The 39-page complaint outlines the origins of the defective pipeline, beginning with its installation in the 1950s, when the Crestmoor neighborhood was still rural and sparsely populated. PG&E equipped the pipeline with only manual shut-off valves, even as automatic and remote shut-off valves became available, according to the complaint.
     The 52 plaintiffs say that PG&E applied for rate increases in 2007, 2008 and 2009, seeking $5 million in taxpayer money to replace the pipe, but “never made the repairs for which they received the funds.”
     The families say PG&E “knew of gas leaks prior to the explosion. Three weeks prior to the incident, Crestmoor residents reported to PG&E the odor of gas emanating from the street and sewers.”
     Nastari added in the Wednesday interview: “We have information from our clients about the smell of general gas odors preceding the incident and that’s something we are going to develop further.”
     Co-counsel Riddle said: “I had a client say to me today that the fire was like a canopy that came up over the houses. One thing clients keep telling me is that the heat was so unbelievable. There are so many that suffered physical burns, not from being touched by the fire, but from being exposed to the heat.”
     The complaint states: “The residents of the Crestmoor neighborhood who were physically injured on September 9, 2010, continue to live with the pain of those burns and the results of the smoke inhalation. All of the residents continued to suffer severe emotional distress as a result of that terrifying experience, living with nightmares, depression, insomnia, and fear. Many say they can still feel the heat of the flames on their skin and the sound of a fire engine, loud noise or flash of light reduces them to tears. All were evacuated for the days following the explosion and some still remain out of their homes, which continue to remain uninhabitable. A place to call home is no longer a reality for many.”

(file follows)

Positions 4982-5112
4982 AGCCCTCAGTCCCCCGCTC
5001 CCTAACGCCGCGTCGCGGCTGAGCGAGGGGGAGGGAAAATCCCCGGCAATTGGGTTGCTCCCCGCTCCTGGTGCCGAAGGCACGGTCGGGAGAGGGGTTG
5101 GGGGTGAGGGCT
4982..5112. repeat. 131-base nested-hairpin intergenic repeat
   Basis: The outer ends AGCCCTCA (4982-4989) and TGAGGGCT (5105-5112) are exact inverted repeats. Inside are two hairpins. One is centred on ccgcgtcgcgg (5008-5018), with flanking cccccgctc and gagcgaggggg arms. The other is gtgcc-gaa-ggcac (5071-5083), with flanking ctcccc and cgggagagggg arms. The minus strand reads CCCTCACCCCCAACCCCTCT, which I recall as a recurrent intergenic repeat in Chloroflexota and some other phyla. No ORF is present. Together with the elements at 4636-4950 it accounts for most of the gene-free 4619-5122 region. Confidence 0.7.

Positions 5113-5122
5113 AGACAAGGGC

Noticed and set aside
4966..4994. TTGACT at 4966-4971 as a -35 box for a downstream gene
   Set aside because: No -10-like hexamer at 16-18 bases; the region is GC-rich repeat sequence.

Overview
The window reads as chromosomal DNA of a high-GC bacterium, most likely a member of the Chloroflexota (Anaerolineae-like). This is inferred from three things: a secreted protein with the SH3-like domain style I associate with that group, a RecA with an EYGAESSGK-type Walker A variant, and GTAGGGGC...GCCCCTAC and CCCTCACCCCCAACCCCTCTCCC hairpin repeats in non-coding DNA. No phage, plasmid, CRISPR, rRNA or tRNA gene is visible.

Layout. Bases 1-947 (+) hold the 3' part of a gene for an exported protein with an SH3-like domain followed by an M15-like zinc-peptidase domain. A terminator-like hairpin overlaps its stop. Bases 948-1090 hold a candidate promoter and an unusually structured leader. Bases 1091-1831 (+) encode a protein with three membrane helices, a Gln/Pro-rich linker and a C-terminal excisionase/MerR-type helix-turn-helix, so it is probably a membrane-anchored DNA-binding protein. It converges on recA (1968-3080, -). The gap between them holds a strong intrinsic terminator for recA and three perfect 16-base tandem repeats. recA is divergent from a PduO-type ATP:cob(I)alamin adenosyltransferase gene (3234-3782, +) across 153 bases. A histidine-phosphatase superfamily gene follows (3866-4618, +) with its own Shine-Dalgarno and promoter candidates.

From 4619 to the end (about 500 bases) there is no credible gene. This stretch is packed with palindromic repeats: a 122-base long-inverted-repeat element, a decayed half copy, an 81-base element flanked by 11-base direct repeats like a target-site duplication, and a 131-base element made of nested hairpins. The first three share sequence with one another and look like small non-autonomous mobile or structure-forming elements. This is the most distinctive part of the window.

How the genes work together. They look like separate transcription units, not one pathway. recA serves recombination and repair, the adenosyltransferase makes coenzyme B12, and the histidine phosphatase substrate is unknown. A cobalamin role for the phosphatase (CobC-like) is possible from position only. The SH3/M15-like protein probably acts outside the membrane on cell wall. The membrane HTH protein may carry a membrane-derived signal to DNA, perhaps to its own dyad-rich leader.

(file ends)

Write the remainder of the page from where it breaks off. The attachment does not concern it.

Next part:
The plaintiffs join five other families who sued PG&E in October in San Mateo County Superior Court. Riddle said that while “we don’t anticipate this being a class action,” in light of all the lawsuits resulting from the tragedy, “we intend to suggest to the courts that there be some sort of coordination in the proceedings and in discovery because we have so many common issues.”
     The families say they still have not been adequately compensated by PG&E for the damages to or loss of their homes.      They seek compensatory and punitive damages for negligence, strict liability, inverse condemnation and private and public nuisance.
     Nastari said he could not specify how much relief the families seek at this point, as many have still-mounting medical bills and some require continuing surgery.
     The only defendant in the Superior Court complaint in Pacific Gas & Electric.
     Nastari and Riddle are with Corey, Luzaich, Pliska, De Ghetaldi & Nastari, of Millbrae.